them for excretion. And if you were to slice it open, you’d find two main units, red
pulp and white pulp. Yep! The same colors as our blood cells. And lucky for you, the
colors roughly match up with the cell type. The white pulp is built around a central blood
vessel and stacks a bunch of B cells and T cells so it can be ready to pump those cells
into the bloodstream during an immune response. All in all, about a quarter of all the body’s
lymphocytes live in the spleen and at most, about a cup of blood. And that blood is found
in the other segments of the spleen known as red pulp, which is where the heavy duty
blood filtration happens. When blood first comes into the spleen, it fills into empty
space that surrounds the white pulp, eventually collecting into little empty pockets within
the red pulp. In particular, all red blood cells have to pass through the narrow splenic
cords, also known as the Cords of Billroth. Sounds like a DnD character. And remember how red
blood cells are ridiculously tiny? Only six thousandths of a millimeter across? Well,
in order to pass through those splenic cords and stay in circulation, they have to contort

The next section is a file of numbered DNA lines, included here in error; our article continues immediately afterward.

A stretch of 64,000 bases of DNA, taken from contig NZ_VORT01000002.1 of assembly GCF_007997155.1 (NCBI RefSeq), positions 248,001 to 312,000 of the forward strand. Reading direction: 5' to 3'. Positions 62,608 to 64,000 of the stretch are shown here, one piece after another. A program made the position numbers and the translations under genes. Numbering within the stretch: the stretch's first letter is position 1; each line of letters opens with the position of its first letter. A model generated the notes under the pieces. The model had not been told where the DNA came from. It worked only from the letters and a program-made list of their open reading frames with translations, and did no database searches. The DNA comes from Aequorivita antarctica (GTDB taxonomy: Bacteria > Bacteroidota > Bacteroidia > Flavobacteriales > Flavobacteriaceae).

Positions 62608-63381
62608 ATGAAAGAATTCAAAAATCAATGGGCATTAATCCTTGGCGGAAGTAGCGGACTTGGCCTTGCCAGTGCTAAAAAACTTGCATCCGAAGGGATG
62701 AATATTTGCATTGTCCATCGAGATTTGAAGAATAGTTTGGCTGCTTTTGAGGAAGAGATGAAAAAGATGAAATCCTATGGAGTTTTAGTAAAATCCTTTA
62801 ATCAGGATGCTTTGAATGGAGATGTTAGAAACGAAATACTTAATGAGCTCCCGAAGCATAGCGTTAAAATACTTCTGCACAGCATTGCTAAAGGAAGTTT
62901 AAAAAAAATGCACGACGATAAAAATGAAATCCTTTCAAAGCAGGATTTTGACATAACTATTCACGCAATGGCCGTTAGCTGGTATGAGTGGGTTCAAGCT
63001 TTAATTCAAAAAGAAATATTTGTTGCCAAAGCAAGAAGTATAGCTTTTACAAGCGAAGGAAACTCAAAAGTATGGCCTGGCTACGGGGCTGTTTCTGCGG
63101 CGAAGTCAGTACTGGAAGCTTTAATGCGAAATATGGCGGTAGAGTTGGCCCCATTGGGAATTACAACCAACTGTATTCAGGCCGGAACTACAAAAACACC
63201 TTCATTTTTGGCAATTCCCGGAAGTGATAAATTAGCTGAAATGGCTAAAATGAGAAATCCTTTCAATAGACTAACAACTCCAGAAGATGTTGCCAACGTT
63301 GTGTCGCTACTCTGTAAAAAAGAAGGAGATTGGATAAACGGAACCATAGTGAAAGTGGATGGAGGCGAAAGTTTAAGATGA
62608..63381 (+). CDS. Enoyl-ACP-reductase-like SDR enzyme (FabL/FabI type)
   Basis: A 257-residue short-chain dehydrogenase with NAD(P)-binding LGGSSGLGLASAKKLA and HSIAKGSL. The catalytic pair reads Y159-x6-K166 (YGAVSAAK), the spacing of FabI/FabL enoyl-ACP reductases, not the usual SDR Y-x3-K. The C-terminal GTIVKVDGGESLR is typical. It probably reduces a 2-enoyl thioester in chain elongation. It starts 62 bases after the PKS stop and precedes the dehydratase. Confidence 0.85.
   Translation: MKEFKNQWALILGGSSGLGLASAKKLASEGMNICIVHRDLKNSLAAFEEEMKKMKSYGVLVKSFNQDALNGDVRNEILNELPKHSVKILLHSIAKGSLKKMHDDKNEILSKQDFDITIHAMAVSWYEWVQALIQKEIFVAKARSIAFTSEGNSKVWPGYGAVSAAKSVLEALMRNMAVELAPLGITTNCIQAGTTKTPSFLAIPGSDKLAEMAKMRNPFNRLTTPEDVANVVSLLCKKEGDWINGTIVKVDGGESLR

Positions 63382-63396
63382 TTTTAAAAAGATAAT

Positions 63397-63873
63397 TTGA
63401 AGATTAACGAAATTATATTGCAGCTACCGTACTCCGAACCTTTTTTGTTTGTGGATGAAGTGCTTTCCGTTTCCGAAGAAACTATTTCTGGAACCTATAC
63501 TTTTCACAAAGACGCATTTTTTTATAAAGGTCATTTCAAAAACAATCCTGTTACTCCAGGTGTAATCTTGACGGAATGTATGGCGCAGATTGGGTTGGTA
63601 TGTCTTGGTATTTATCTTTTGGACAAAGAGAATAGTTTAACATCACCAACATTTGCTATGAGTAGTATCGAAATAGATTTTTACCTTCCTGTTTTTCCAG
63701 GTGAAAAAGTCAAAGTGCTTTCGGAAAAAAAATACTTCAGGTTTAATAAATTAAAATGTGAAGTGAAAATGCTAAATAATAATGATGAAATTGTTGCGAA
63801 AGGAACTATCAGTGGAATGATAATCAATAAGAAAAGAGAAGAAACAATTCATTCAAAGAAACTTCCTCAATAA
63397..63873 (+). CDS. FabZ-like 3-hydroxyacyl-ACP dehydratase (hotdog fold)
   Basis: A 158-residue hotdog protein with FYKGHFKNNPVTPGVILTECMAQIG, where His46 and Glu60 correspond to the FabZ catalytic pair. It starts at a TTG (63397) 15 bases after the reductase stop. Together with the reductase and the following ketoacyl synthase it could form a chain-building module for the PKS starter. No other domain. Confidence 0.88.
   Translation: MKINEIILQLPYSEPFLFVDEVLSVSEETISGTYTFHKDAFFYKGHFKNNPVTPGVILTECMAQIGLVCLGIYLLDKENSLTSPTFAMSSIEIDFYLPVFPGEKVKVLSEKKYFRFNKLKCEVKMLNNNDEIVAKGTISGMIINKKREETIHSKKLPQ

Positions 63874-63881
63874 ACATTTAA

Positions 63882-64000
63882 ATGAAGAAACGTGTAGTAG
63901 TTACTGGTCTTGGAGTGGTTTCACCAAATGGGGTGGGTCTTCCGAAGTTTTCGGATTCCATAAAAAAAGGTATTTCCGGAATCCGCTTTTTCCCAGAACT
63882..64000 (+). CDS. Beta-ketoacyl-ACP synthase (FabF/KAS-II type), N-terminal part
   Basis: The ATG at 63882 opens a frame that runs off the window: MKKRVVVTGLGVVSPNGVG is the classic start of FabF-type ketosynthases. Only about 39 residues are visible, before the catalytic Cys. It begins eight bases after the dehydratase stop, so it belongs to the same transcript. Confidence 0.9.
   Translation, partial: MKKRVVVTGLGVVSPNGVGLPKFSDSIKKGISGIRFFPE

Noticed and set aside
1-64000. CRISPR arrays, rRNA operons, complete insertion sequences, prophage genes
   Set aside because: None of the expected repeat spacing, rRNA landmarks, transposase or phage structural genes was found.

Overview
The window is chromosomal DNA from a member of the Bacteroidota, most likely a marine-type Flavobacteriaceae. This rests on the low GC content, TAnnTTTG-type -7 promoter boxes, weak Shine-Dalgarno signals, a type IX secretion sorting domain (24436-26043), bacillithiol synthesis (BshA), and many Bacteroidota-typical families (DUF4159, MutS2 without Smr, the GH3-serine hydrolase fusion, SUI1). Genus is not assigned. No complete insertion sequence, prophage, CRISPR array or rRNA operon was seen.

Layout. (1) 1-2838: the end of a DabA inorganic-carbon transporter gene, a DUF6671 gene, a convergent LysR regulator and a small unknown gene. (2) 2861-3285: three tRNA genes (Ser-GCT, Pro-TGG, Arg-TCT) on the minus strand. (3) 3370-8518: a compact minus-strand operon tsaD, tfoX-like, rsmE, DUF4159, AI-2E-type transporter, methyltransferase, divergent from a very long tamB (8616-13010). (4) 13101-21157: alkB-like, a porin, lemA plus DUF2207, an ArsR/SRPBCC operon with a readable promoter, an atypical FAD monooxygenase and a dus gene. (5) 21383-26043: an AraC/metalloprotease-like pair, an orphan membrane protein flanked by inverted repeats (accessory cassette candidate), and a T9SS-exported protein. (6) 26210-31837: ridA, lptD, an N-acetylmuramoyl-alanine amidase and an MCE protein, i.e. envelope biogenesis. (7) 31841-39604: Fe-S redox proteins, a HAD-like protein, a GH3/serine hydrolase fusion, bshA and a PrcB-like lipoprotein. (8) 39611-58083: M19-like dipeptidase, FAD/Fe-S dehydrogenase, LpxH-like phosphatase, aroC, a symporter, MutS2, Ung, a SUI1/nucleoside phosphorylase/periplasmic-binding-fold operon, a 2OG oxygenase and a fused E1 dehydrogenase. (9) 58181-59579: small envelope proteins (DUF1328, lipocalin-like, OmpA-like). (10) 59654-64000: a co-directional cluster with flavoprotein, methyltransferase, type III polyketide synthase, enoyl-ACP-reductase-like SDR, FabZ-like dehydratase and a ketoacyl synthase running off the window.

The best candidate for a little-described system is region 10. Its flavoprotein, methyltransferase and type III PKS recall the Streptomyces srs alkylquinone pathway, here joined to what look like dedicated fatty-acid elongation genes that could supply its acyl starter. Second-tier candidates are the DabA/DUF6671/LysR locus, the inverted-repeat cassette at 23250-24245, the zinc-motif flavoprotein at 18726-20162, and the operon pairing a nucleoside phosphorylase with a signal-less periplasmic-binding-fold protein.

themselves into an even smaller shape. When they’re young and flexible, red blood cells
slip through without any trouble. But as they get older, they also get bigger and stiffer,
so they get trapped at this step, which is when they start the process of getting recycled.
The hemoglobin in those old red blood cells is still a valuable resource for future cell
material. So immune cells in the red pulp recycle the hemoglobin’s iron molecules
and either store them in the liver or spleen, or send them back to the bone marrow to make
more hemoglobin for new red blood cells. And all those globin proteins get broken down
into smaller amino acids and recycled for new red blood cells as well. Meanwhile, all
the non useful material from those dead cells gets transformed into bile and then ends up
in your poop. Now clearly, there’s more in your blood that your body might want to
clean out than just blood cells. When people are looking to “detox”, they’re probably
thinking about this part. That’s what we have a liver and kidney for. Well, hopefully
two kidneys. But, you don’t need to buy a charcoal drink or a special juice or eat
anything special — your body’s built to clean its own blood. Thanks for watching this
episode of Seeker Human. I’m Patrick Kelly.